August 24, 2011

For Limpy

August 24, 2011

This blog entry is about my cat, Bear. If you don't like cats, there's a little button at the top that says "next blog." But please come back tomorrow!

The vet tripped over herself with joy on our voicemail today -- she managed to discuss his case with the internist and the medicated food rep, and now she has excellent news she can't wait to share with us!

Internet, if only you knew what Bear has been through.

The Life and Times of Awesome Bear, a.k.a. Limpy

Bear was born in a barn that, eleven years ago, housed dozens of cats, many rescued from the road where owners left them. Bear developed an eye infection at an early age and suffered minor corneal scarring. This same infection afflicted most of the other cats born in the barn, and it cost most of them the use of part or all their sight in the affected eye. For the same reason, the barn owner and my parents' beloved neighbour George, eventually decided to spay and neuter everyone in the barn. In 2 decades, no treatment had ever stopped the mysterious disease, and so the last resort became the only one.

But in those days, George thought that maybe if he raised Bear and his half-brother Socks (who was also sick) in his own house, they might escape the worst of the disease. The gamble paid off in their cases. The downside was that George's daughter was terribly allergic to cats, and so the only home he could make for them was in his unfinished, dark basement.

And there they lived for five years until I came along.

Bear is a lovable cat. He's called Bear because he sits up on his hind legs. He lies down for anyone, and chooses caresses over food. He forgives my brutal 2-year-old anything. He has also limped, almost from birth, and suffered from arthritis in both hindquarters.

Out of curiosity, my previous vet examined Bear closely, and discovered via x-ray that both of his back hips are essentially snapped in two at their growth plates. It's a rare condition having to do with the age he was neutered, among other things. (Lesson: don't neuter too early, or your animal might not develop properly.)  Instead of rotating in their sockets, the balls of his thigh bones have fused to their sockets, and his hip "joints" occur at the breaks in the bones.

Yes, it is painful. He walks on broken legs. It's an amazing testimony to the ability of the body to adapt.

We treated the arthritis for years with a powerful drug. Eventually, it caused kidney failure, and Bear almost died. After his week in hospital, we fed him medicated foods he hated, and subjected him to thrice weekly top-ups of fluid subcutaneously (under the skin). He got thin, and we were never able, despite repeated lessons and recourse to the Internet, to do it well. Much cat and human crying was involved. A year passed, and finding good spots among the scar tissue to give him his fluids became next to impossible. We gave up for almost two months.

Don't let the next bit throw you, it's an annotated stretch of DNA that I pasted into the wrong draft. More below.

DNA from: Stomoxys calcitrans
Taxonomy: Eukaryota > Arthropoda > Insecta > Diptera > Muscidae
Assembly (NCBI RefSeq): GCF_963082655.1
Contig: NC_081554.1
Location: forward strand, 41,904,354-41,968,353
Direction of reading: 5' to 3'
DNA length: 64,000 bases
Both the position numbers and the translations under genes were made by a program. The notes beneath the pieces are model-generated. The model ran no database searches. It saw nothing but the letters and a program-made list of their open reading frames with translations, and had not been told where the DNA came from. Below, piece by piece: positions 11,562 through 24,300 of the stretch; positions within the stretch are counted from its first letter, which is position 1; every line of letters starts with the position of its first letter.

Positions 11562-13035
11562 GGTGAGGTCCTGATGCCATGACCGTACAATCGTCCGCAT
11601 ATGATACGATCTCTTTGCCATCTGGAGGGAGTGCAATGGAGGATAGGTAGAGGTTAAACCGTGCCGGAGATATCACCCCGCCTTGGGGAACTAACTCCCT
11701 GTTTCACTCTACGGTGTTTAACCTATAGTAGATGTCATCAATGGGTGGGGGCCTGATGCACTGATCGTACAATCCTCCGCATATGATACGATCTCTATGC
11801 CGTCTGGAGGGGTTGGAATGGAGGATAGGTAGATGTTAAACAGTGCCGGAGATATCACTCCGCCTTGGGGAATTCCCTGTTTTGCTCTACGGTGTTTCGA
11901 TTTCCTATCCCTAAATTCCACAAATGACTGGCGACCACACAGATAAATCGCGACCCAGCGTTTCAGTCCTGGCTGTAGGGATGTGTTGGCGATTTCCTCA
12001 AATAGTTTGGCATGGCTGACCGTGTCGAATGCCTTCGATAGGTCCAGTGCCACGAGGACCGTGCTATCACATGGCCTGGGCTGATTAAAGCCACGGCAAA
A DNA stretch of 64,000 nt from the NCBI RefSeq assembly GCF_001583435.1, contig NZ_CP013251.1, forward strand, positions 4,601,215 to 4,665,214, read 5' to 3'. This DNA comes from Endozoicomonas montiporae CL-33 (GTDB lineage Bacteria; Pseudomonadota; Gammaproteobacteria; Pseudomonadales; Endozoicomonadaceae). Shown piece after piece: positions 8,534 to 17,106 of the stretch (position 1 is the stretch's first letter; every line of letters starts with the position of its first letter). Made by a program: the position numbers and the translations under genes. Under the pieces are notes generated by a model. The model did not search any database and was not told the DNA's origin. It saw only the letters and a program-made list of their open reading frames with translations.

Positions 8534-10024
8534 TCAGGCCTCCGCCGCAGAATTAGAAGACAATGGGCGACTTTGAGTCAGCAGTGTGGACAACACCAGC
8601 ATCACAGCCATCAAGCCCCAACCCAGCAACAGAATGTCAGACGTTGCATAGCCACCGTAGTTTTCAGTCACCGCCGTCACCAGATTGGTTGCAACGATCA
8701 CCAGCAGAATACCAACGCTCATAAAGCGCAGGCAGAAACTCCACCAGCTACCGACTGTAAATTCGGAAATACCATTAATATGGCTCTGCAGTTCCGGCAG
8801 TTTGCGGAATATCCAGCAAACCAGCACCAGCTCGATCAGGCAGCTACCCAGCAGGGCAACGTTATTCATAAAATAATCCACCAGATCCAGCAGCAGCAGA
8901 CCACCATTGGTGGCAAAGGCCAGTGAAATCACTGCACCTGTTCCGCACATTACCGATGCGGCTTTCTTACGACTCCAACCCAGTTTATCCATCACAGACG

Then he started vomiting again. Actually, our current vet said, he looks better than last time I saw him. He's gained some weight. So let's do another blood panel, I said, so she wouldn't have to ask me if she could do one (they cost a few hundred bucks). And then I gathered up my courage and asked her for another lesson in giving fluids. Her and the vet tech stayed late at the hospital showing me yet another goddamned time the good places for the needle, the good ways to hold him, and so on.

I have talked across my cat's slim gray back to this woman, whom I adore, so many times since last spring. Every time, her message is, we're doing a great job. But this isn't going away. Kidney disease is usually for life. To make his life as long as possible, let's try this. Or this.

But now she says she has excellent news. She can barely keep herself from spilling it on the machine. What are you going to tell Bear, Doctor?

***Thursday Update***

I spoke with Bear's vet today and received overwhelming news. He is completely, unexpectedly well. No more medicines. No more pokes with needles. His kidney disease is gone. Presumably, his life expectancy is back to normal. He's free.

I'm just ... Wow.

Dr Wara, thank you.

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